Reducing our e-waste footprint is imperative. While a concentrated global effort is vital for protecting the environment, there are some simple and effective ways we can all make a positive difference. Minimising e-waste helps us to conserve natural resources and reduce the amount of energy and materials used in the manufacturing process.

Recycled parts use considerably less energy than the constant creation of new ones. All it takes is some small habitual changes to our mindset, and committing to the avoidance of extensive disposal of used electronics. Many comparatively outdated items in our homes could be put to better use elsewhere.

6 Ways to Reduce E-Waste

Here are 6 methods to reduce e-waste and its environmental footprint:

1. Donate or Sell Unneeded Electronics

This is one of the best ways you can reduce e-waste. When you donate electronics that still work, you can ensure that they will be put to good use, perhaps in the hands of someone that does not have access to the same level of technology that most people do. 

Many charities or nonprofit organisations accept unwanted electrical donations for onward distribution to schools or communities. Alternatively, they are sold to fund charitable outreach programmes. Reselling sites also allow users to buy, sell, or trade used equipment like cameras or hard drives, serving a mutual benefit and purpose.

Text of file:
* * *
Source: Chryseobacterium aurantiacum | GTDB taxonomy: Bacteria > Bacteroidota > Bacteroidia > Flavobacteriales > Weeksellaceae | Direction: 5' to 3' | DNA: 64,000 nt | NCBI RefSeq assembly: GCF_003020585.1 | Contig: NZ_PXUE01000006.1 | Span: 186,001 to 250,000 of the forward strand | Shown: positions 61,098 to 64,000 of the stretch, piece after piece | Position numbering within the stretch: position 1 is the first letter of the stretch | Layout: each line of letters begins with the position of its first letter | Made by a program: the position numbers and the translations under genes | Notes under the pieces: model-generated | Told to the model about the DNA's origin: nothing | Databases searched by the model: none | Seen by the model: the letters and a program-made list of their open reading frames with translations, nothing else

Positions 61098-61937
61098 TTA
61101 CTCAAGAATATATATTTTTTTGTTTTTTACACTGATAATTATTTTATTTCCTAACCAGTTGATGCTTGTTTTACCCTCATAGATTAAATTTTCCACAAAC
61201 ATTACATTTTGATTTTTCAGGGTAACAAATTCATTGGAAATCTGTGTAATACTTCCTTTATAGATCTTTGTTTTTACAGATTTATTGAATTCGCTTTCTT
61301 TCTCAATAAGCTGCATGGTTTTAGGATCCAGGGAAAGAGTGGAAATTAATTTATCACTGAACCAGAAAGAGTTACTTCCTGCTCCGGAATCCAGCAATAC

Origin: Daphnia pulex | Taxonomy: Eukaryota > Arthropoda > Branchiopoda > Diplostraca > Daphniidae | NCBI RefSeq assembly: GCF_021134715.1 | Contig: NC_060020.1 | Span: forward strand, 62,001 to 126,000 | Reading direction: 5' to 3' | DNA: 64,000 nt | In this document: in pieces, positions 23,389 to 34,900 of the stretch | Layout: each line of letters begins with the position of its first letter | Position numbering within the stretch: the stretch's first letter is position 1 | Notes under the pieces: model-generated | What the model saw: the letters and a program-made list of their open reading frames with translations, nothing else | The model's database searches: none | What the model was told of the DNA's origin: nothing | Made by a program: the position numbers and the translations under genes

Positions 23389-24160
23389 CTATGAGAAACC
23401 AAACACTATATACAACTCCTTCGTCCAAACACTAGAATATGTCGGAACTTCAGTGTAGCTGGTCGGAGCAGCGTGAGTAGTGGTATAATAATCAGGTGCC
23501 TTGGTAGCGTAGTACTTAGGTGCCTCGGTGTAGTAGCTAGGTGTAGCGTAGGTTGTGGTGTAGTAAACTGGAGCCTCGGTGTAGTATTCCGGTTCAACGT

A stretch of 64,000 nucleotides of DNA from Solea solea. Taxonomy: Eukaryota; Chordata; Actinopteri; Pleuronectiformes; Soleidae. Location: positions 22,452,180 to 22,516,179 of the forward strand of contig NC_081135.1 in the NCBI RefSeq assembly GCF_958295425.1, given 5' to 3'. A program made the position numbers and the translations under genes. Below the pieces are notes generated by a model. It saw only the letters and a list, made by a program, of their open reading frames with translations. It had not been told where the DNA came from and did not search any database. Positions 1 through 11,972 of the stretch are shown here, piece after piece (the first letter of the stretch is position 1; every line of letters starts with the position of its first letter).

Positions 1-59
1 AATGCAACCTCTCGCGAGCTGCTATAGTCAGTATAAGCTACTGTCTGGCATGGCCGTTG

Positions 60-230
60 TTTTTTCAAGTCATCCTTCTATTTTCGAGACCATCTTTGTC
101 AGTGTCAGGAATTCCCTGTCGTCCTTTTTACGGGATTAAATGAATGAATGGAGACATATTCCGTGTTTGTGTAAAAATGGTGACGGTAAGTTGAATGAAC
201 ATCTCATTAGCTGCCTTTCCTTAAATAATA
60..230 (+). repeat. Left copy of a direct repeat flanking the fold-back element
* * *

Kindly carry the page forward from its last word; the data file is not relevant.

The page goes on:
2. Reduce Our Consumption

It’s undoubtedly tempting to purchase a brand-new TV or upgrade your laptop or mobile phone. However, it’s important to take a step back and assess whether you genuinely need the most recent model of a device before you make the purchase. In fact, you can avoid electronic waste by not replacing devices every time a new version comes out!

If your old device is in good working condition, why not consider just upgrading the software? Fixing an older model to further prolong its life presents a much greener option than buying new one. Reducing your consumption lessens the environmental impact of manufacturing new devices, which use large amounts of water and energy.

3. Return the Item 

If an item is beyond repair, it may be possible to return the device to the retailer or manufacturer. If they have a process for returning non-functioning electronic devices and their materials, you could benefit from doing so. They may even give you store credit or discounts to use for other products in-store.

While you’ll have to search for companies that accept goods beyond their working lives, if and when you find one, you’ll be making a positive environmental difference.

4. Find Recycling Points that Will Accept Electrical Items

Any items with plugs or charging ports should not be sent to landfill and should be recycled at dedicated Recycling Centres, electrical item banks, or via third-party retailers. Many local councils accept small electricals as part of their residents’ regular home recycling schemes.